His divine power has granted to us all things that pertain to life and godliness, through the knowledge of him who called us to his own glory and excellence, by which he has granted to us his precious and very great promises, so that through them you may become partakers of the divine nature, having escaped from the corruption that is in the world because of sinful desire.”

Peter is speaking about the process of growing as a christian. His desire is for us, through God’s “precious and very great promises”, is to become more like God and less like the world. Next, he gives us a picture of what this godliness in action looks like in verses 5-7. Then we get to verse 9 which is an important verse for our discussion on how every sin is a result of disbelief. 

“9 For whoever lacks these qualities is so nearsighted that he is blind, having forgotten that he was cleansed from his former sins.”

To “lack these qualities” means to not live in a godly way. Sorry to state the obvious, but if we don’t live in a godly way then its because we live in a sinful way. There is no middle ground between the two. Then what does Peter say next? In the moments when we find ourselves not living in accordance with godliness, but committing sin, then it is because we have “forgotten”. Forgotten what? We have forgotten that, if we are a christian, we have become saved and “cleansed” from our sins. In those moments we are no longer living in the belief of the gospel. Some may rightfully question, “Are you saying that I simply need to bring to remembrance again that Jesus died on the cross for my sins and rose again in order for me to not sin?” That is not quite it. It is important to make a distinction about what we mean when we say, “believe”. We do not mean the belief in the sense of mere understanding or mentally ascent to knowledge. We don’t simply mean to agree with the facts, although that is a necessary part. When we say “believe” we mean to embrace those truths…to trust in them…to rest in them. We mean to see them as precious and needed for our souls and salvation. Therefore, we must fight temptation, not with sheer will-power, but with heartfelt belief in the gospel. That is why we need the gospel daily!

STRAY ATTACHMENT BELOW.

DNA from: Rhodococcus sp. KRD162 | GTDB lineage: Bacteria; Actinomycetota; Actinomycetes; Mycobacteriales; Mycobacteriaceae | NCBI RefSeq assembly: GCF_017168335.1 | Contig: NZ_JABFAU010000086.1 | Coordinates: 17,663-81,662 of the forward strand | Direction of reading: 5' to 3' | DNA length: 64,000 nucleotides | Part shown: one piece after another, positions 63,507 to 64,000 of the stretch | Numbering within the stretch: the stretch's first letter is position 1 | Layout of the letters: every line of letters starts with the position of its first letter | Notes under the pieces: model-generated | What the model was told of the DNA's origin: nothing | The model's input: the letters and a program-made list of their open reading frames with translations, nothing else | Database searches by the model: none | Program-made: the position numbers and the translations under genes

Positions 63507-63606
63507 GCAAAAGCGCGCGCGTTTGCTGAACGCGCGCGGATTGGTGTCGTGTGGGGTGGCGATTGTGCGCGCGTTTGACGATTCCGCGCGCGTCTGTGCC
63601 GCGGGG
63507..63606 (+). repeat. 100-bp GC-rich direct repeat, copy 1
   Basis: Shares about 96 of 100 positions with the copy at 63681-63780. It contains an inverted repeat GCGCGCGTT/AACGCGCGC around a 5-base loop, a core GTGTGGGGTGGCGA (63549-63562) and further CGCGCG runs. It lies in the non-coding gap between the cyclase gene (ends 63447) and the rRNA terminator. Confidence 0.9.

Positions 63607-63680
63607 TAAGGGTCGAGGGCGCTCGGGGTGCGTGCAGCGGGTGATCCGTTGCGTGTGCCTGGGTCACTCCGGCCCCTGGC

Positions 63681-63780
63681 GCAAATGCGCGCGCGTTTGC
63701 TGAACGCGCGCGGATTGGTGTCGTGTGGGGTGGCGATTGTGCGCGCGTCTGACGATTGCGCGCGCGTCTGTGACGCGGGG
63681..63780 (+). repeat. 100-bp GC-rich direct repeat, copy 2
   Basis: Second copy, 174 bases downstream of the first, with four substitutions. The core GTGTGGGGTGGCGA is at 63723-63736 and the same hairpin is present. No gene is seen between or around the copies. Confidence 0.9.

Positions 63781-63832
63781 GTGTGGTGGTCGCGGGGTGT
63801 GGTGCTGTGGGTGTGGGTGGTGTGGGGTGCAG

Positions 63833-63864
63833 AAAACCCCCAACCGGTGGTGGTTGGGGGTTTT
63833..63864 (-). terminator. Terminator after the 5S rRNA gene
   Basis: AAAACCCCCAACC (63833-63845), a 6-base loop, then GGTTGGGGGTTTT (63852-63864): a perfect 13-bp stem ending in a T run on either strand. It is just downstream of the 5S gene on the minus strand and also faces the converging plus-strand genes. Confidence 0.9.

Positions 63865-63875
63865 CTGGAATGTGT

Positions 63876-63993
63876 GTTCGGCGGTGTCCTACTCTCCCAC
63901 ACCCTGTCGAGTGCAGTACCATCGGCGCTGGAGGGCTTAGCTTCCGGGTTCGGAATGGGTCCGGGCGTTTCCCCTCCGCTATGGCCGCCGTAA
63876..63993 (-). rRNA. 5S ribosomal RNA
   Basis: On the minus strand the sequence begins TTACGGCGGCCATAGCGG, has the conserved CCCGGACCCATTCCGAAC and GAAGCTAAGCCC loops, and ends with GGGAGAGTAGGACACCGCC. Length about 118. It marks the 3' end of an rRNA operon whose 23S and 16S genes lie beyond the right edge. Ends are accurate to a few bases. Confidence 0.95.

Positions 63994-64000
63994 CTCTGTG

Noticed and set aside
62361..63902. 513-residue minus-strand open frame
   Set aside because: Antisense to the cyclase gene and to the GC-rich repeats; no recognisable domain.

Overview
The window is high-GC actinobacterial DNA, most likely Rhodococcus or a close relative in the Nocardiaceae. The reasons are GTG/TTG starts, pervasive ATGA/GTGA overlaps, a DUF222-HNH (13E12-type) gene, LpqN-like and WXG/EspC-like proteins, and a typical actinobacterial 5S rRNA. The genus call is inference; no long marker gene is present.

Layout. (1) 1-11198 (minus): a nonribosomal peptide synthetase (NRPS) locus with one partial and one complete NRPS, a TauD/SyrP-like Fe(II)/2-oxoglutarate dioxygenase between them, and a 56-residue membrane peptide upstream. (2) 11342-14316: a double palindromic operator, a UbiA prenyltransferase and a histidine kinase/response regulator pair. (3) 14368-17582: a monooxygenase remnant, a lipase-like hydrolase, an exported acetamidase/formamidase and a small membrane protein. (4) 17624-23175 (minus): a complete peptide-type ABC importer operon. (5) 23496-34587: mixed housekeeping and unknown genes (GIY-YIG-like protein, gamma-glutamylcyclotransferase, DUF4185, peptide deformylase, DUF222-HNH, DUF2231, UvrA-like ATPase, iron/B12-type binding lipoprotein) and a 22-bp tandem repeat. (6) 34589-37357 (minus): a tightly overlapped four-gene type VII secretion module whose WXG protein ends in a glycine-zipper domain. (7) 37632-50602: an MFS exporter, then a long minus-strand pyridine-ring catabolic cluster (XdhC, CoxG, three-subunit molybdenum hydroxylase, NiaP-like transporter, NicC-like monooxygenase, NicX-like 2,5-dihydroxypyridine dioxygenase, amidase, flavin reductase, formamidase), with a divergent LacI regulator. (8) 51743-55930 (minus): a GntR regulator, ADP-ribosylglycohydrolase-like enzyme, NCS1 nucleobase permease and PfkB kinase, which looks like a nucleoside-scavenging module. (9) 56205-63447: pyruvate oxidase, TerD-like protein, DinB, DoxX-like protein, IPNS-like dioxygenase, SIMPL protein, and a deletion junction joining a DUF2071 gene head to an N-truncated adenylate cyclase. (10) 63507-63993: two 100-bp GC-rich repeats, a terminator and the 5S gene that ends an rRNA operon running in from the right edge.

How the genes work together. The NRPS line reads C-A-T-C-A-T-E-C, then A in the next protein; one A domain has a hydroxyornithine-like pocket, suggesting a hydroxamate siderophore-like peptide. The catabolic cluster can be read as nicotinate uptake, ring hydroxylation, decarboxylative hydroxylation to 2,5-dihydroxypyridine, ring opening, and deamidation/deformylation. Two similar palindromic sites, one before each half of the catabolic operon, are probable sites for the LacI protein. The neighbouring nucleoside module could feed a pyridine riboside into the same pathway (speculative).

Preach the Gospel to Yourself

 

As a pastor who preaches, one of the greatest gifts God gives me is actually my duty to preach. It’s not just a blessing to preach, although it is, but I have found that my duty to preach serves a personal need as well. That personal need is to daily hear the gospel, think over the gospel and live in the joy of the gospel. Therefore, I am convinced that a needed spiritual discipline for all christians is to preach. That may not come in the form of typical preaching as we think of it to large numbers of people on Sunday morning, but it certainly must take place when you are alone. 

So when you find that the sin of materialism and the American dream creeps in as a burglar to steal your joy in Jesus, then remind your heart that this world is not your greatest dwelling. “But our citizenship is in heaven, and from it we await a Savior, the Lord Jesus Christ,” (Philippians 3:20).  When pride demands it’s way, then let your heart melt by preaching to it that Jesus “did not count equality with God”, but became an obedient servant to die on the cross to save us from that pride (Philippians 2:6-8). And when sexual immorality forms from your heart a momentum that seems unconquerable, then you tell your heart that you have a greater spouse in Christ (Revelation 19:7) who will not bring death, but true life (Romans 6:23) and who will not leave us thirsty and hungry, but will satisfy the appetite of our soul (John 6:35)!